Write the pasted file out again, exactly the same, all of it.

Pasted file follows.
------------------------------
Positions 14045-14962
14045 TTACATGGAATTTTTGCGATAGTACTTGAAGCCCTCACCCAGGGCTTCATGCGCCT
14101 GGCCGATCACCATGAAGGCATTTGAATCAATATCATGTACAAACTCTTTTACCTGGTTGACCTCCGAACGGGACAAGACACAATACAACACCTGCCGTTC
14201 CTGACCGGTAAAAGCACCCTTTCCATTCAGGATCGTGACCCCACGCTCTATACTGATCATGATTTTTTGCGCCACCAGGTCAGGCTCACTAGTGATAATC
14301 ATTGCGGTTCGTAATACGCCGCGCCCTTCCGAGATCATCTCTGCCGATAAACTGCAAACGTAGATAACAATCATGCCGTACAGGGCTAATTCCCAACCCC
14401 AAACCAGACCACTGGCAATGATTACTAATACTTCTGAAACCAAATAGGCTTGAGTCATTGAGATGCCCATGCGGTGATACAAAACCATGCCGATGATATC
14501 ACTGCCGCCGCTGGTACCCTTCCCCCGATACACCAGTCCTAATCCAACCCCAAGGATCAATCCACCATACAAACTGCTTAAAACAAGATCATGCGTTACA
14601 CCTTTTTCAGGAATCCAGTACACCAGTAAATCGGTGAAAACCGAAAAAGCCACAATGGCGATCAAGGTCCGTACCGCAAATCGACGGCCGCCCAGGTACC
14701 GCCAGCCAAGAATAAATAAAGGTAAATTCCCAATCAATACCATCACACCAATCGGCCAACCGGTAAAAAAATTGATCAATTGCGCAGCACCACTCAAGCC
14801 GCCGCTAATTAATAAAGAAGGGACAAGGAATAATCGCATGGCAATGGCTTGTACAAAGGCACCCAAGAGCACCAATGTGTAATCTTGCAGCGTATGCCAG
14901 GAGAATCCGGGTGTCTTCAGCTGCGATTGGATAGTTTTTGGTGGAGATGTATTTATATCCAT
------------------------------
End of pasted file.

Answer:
Positions 14045-14962
14045 TTACATGGAATTTTTGCGATAGTACTTGAAGCCCTCACCCAGGGCTTCATGCGCCT
14101 GGCCGATCACCATGAAGGCATTTGAATCAATATCATGTACAAACTCTTTTACCTGGTTGACCTCCGAACGGGACAAGACACAATACAACACCTGCCGTTC
14201 CTGACCGGTAAAAGCACCCTTTCCATTCAGGATCGTGACCCCACGCTCTATACTGATCATGATTTTTTGCGCCACCAGGTCAGGCTCACTAGTGATAATC
14301 ATTGCGGTTCGTAATACGCCGCGCCCTTCCGAGATCATCTCTGCCGATAAACTGCAAACGTAGATAACAATCATGCCGTACAGGGCTAATTCCCAACCCC
14401 AAACCAGACCACTGGCAATGATTACTAATACTTCTGAAACCAAATAGGCTTGAGTCATTGAGATGCCCATGCGGTGATACAAAACCATGCCGATGATATC
14501 ACTGCCGCCGCTGGTACCCTTCCCCCGATACACCAGTCCTAATCCAACCCCAAGGATCAATCCACCATACAAACTGCTTAAAACAAGATCATGCGTTACA
14601 CCTTTTTCAGGAATCCAGTACACCAGTAAATCGGTGAAAACCGAAAAAGCCACAATGGCGATCAAGGTCCGTACCGCAAATCGACGGCCGCCCAGGTACC
14701 GCCAGCCAAGAATAAATAAAGGTAAATTCCCAATCAATACCATCACACCAATCGGCCAACCGGTAAAAAAATTGATCAATTGCGCAGCACCACTCAAGCC
14801 GCCGCTAATTAATAAAGAAGGGACAAGGAATAATCGCATGGCAATGGCTTGTACAAAGGCACCCAAGAGCACCAATGTGTAATCTTGCAGCGTATGCCAG
14901 GAGAATCCGGGTGTCTTCAGCTGCGATTGGATAGTTTTTGGTGGAGATGTATTTATATCCAT